HIV and Smoking: Increased Health Risks in HIV-Positive Individuals Who Smoke

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Smoking poses a significant health risk and remains a leading cause of death around the world. Tobacco use causes more than six million deaths annually due to heart disease cancer, chronic obstructive pulmonary disease (COPD) and other diseases according to the American Cancer Society. People suffering from HIV who also smoke face even greater health dangers than the general public. 

Within the United States, 19 percent of the population smokes tobacco products. Interestingly, the smoking rate increases three to five times in adults who are HIV-positive, according to AIDS.gov.

Studies have shown that smoking elevates the risk of numerous health issues such as bacterial pneumonia, thrush, hairy leukoplakia and pneumocystis pneumonia in HIV-positive individuals. It is also believed that HIV and smoking increased the risks of developing lung cancer, neck cancer, head cancer, cervical cancer, anal cancer, COPD, heart disease and stroke. Danish studies have revealed that smoking causes HIV sufferers who are undergoing well organized HIV care with antiviral drugs to significantly lose more years of life overall than those who do not smoke. It is believed that smoking also lowers the effectiveness of antiretroviral therapy (ART), which is used by most HIV-positive individuals to prevent the virus from multiplying and destroying the body’s CD4 cells, states the Centers for Disease Control and Prevention.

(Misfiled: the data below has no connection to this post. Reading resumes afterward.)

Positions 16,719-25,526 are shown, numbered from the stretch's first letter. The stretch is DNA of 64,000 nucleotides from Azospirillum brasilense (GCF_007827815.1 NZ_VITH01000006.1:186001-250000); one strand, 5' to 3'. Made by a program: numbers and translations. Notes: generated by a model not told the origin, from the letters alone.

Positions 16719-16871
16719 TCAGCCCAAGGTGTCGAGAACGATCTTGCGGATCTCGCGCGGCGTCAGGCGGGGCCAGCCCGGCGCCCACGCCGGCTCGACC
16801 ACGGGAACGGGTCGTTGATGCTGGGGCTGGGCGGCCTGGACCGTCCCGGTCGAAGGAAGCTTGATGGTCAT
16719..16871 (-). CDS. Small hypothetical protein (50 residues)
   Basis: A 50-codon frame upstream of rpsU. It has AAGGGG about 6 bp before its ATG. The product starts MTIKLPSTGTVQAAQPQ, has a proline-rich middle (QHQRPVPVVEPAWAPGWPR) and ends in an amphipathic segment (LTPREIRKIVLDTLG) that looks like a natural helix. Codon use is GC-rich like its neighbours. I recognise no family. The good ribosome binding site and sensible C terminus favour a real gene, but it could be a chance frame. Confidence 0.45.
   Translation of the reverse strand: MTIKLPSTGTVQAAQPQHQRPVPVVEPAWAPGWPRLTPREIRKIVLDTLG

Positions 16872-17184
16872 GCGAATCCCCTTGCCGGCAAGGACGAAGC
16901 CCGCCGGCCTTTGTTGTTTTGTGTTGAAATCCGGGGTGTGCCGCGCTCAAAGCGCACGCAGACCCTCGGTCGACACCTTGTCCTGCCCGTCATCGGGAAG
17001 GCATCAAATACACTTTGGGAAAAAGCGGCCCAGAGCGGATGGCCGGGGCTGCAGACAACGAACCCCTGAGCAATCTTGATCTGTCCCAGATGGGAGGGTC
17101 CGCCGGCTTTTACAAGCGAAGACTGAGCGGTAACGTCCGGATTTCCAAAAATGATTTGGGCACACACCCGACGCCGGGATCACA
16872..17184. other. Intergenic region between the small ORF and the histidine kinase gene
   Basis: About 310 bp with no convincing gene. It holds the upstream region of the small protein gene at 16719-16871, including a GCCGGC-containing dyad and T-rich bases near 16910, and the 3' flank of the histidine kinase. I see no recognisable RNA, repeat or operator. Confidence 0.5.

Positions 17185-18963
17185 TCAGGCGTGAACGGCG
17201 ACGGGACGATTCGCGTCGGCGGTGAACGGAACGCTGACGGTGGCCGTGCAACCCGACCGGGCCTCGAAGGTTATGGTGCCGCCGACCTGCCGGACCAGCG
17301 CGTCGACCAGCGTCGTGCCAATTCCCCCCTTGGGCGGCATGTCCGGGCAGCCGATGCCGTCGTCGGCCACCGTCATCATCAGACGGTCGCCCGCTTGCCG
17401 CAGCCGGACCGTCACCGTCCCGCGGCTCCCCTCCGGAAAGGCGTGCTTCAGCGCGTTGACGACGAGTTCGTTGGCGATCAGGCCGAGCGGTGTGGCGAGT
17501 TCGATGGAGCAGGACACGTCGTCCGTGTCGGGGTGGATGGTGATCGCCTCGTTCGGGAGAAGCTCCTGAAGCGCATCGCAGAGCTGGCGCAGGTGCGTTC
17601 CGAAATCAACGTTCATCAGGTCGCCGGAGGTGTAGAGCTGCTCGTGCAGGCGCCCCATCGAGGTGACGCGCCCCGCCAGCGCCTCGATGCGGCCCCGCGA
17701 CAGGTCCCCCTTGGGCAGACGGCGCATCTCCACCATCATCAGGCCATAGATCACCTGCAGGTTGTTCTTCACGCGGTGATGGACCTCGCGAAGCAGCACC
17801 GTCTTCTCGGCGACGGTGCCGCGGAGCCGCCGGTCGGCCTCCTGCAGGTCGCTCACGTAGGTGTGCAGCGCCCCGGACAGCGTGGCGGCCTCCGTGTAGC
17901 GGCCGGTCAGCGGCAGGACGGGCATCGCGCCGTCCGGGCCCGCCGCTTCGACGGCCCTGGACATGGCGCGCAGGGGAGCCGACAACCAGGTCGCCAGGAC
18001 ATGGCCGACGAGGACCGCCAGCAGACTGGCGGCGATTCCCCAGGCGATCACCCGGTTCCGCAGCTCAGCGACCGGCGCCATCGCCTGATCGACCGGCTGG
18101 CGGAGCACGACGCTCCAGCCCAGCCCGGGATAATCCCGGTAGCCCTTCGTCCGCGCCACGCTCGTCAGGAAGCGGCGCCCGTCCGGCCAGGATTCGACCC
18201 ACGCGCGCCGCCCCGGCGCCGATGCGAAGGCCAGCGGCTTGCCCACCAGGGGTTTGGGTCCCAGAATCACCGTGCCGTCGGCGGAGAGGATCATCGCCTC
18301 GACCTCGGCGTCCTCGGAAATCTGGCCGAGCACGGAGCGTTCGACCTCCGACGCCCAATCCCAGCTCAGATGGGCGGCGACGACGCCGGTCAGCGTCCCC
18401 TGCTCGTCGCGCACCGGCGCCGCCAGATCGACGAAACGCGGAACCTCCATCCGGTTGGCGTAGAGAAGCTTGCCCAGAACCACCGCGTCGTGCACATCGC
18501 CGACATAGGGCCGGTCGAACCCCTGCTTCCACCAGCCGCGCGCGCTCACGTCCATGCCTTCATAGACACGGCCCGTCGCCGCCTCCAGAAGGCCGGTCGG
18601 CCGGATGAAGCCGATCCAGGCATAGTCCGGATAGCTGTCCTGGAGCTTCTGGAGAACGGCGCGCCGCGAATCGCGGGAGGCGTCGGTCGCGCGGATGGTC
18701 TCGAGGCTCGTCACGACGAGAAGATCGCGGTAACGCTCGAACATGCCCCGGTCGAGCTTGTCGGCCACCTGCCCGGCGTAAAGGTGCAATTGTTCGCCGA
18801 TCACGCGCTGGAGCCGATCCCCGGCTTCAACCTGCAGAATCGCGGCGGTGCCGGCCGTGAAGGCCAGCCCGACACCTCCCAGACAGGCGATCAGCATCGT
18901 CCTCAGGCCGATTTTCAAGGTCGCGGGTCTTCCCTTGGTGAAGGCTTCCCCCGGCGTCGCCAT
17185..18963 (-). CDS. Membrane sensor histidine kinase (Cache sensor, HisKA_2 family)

Quitting smoking provides immediate health benefits to any individual, but it is especially true for HIV-positive individuals. HIV sufferers who are smokers should seek medical advice from their health care provider about the numerous programs and assistance that can be provided to stop smoking. Even after the individual ceases to smoke, he or she should also avoid second-hand smoke which also poses increased health risks to HIV-positive sufferers.

 

 

 

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